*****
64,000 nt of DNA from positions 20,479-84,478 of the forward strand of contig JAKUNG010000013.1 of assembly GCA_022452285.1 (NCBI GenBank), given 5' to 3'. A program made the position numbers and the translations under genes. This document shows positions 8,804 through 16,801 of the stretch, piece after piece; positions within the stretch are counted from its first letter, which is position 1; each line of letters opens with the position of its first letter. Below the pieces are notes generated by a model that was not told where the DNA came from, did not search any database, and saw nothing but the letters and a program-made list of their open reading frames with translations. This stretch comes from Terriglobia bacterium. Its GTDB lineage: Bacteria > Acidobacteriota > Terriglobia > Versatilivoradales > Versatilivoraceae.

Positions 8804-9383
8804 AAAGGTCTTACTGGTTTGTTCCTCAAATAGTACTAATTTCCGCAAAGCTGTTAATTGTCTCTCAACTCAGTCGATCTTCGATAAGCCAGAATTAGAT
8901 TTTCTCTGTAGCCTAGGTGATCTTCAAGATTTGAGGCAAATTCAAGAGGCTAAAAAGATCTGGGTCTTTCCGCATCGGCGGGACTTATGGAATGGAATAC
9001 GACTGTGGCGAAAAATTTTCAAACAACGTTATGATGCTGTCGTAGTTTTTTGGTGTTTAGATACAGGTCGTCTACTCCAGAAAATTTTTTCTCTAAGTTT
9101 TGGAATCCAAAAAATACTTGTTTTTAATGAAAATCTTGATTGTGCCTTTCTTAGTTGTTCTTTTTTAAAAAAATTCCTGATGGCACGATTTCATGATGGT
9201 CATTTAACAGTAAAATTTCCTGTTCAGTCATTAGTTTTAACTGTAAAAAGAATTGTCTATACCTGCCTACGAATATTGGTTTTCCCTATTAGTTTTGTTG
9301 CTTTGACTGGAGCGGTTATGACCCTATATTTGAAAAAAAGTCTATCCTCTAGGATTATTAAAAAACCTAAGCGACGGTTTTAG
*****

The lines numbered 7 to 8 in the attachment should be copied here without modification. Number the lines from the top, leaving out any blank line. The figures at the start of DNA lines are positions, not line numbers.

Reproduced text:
9201 CATTTAACAGTAAAATTTCCTGTTCAGTCATTAGTTTTAACTGTAAAAAGAATTGTCTATACCTGCCTACGAATATTGGTTTTCCCTATTAGTTTTGTTG
9301 CTTTGACTGGAGCGGTTATGACCCTATATTTGAAAAAAAGTCTATCCTCTAGGATTATTAAAAAACCTAAGCGACGGTTTTAG